**Scottish Numerical Methods Network 2020**

**First (virtual) workshop: 29th May 2020**

Inverse problems and optimisation for PDEs

The meeting will take place via Zoom, hosted by ICMS. For attendees external to the Maxwell Institute, please register here and we will provide you with the meeting link on the morning of the event.

Note that this talks in this session will be accessible to a wide audience, particularly PhD students and early career researchers.

**12:45-13:00 Meeting opens and opening remarks **

**13:00-13:50 Alison Ramage** (Strathclyde) *Saddle-point Problems in Liquid Crystal Modelling* [abstract]

**13:50-14:40 Dante Kalise** (Nottinghham) *Mean Field Games and Control: Modelling, Simulation, and Optimisation* [abstract]

**14:40-15:15** Break (BYOB)

**15:15-15:50 Matthias Ehrhardt** (Bath) *Optimising MRI Sampling with Bi-Level Learning* [abstract]

**15:50-16:25 Abdul-Lateef Haji-Ali** (Heriot-Watt) *Multilevel weighted least squares polynomial approximation* [abstract]

**16:25-17:00 Jemima Tabeart** (Edinburgh) *Why and how should we use correlated observation errors in data assimilation?* [abstract]

Discussion and virtual drinks (BYOB)

**Abstracts:**

**Alison Ramage, Saddle-point Problems in Liquid Crystal Modelling**

Although the mathematical theory of liquid crystals has
been extensively studied for over 75 years, to date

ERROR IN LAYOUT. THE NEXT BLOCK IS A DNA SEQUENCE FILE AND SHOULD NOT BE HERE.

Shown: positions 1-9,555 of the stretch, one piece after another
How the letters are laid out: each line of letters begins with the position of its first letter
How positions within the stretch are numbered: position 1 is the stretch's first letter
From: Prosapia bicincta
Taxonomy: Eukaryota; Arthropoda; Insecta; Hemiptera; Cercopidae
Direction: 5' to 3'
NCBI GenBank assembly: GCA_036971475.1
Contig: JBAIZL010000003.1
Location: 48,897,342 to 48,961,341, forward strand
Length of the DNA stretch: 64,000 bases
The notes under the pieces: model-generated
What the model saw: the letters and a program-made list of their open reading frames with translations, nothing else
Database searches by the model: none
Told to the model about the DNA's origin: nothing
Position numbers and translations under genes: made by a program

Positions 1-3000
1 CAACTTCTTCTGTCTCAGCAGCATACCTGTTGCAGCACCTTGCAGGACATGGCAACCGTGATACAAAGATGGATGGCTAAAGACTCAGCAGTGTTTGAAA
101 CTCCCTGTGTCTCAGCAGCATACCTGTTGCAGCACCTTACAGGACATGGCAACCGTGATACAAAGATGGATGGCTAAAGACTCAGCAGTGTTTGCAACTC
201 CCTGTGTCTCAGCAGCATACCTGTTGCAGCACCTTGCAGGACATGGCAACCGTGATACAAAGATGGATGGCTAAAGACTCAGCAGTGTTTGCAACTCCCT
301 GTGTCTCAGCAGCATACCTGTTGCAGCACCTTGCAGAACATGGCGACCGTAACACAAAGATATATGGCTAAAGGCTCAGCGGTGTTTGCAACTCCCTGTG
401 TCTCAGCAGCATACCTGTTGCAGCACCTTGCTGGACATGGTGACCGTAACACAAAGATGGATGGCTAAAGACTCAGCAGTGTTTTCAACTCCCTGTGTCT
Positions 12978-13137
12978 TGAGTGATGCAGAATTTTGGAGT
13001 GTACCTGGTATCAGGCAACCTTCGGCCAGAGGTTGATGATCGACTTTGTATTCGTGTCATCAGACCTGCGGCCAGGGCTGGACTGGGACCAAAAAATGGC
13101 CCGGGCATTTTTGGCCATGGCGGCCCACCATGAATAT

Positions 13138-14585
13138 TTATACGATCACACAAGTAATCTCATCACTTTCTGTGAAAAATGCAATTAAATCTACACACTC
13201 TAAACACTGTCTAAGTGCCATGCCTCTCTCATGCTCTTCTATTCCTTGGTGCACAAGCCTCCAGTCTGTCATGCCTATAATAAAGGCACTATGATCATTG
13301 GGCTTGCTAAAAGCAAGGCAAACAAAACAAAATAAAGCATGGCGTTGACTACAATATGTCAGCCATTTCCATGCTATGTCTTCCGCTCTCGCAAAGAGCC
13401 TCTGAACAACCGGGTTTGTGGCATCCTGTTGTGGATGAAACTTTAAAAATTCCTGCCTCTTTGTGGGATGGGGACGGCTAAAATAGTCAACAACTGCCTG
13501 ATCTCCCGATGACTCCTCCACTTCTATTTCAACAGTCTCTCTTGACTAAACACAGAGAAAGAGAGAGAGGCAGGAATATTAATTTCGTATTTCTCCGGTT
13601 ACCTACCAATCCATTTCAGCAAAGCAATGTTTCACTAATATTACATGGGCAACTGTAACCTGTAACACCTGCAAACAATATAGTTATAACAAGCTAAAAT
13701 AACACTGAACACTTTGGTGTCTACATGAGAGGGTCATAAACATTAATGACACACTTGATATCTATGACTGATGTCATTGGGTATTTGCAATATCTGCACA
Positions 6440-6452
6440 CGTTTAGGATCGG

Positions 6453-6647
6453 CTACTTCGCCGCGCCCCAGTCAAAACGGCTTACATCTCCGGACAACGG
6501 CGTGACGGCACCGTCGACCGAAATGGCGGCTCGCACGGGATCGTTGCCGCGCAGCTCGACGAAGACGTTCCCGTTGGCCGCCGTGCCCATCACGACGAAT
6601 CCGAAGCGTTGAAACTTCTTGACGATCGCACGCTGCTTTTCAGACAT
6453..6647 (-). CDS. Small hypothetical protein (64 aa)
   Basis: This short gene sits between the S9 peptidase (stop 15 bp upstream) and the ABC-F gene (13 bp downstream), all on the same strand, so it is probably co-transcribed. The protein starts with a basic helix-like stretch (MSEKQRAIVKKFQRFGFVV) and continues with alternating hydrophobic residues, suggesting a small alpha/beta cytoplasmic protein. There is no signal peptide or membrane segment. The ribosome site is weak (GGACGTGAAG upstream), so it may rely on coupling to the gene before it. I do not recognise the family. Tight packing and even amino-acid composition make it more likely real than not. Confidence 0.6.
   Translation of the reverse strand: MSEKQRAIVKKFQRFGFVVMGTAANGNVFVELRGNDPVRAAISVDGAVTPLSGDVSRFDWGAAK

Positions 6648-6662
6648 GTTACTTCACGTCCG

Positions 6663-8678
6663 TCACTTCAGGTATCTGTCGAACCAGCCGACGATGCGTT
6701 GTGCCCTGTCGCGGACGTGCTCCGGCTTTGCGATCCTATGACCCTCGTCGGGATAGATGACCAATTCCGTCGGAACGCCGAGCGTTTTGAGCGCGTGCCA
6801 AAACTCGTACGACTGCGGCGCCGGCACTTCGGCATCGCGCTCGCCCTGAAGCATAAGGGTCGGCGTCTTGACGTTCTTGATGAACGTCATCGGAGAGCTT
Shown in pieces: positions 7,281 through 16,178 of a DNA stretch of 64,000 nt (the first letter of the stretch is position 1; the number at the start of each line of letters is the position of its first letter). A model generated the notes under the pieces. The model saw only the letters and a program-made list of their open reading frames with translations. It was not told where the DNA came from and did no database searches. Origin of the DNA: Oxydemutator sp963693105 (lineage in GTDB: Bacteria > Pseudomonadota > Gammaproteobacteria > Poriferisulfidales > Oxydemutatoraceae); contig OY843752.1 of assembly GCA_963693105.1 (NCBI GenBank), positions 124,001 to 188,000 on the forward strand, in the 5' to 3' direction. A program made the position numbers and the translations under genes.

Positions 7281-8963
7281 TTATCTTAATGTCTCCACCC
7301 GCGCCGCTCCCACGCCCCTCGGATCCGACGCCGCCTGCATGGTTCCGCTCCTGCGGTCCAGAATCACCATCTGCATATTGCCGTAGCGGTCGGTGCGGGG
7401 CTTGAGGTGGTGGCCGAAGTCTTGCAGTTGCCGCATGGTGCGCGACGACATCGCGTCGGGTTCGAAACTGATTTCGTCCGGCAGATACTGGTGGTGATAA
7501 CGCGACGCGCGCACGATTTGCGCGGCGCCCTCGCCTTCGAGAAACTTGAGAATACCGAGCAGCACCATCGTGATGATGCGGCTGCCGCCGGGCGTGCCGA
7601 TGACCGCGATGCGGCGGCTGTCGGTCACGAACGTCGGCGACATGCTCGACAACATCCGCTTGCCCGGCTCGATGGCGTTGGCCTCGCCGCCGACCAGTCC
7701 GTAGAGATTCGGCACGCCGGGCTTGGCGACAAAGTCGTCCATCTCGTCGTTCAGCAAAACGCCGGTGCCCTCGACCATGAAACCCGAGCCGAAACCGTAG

there has been much less work done on the numerous
interesting and important numerical analysis issues
which the study of such materials raises. The focus of
this work is on the iterative solution of saddle-point
problems which occur frequently, and in multiple ways,
in liquid crystal numerical modelling. For example,
saddle-point problems arise whenever director models
are implemented, through the use of Lagrange
multipliers for the pointwise unit vector constraints
(as opposed to using angle representations). In
addition, saddle-point systems arise when an electric
field is present that stems from a constant voltage,
irrespective of whether a director model or a tensor
model is used, or whether angle representations for
directors or componentwise representation with
pointwise unit vector constraints is employed.
Furthermore, the combination of these two situations
(that is, a director model using components, associated
constraints and Lagrange multipliers, together with a
coupled electric field interaction) results in a double
saddle-point structure which presents a particular
challenge in terms of numerical linear algebra. In this
talk we will present some examples of the saddle-point
systems which arise in liquid crystal modelling and
discuss their efficient solution using appropriate
preconditioned iterative methods with the aim of giving
an insight into this new and exciting research area at
the interface between liquid crystal theory and
numerical analysis.

**Dante Kalise, Mean Field Games and Control: Modelling, Simulation, and Optimisation**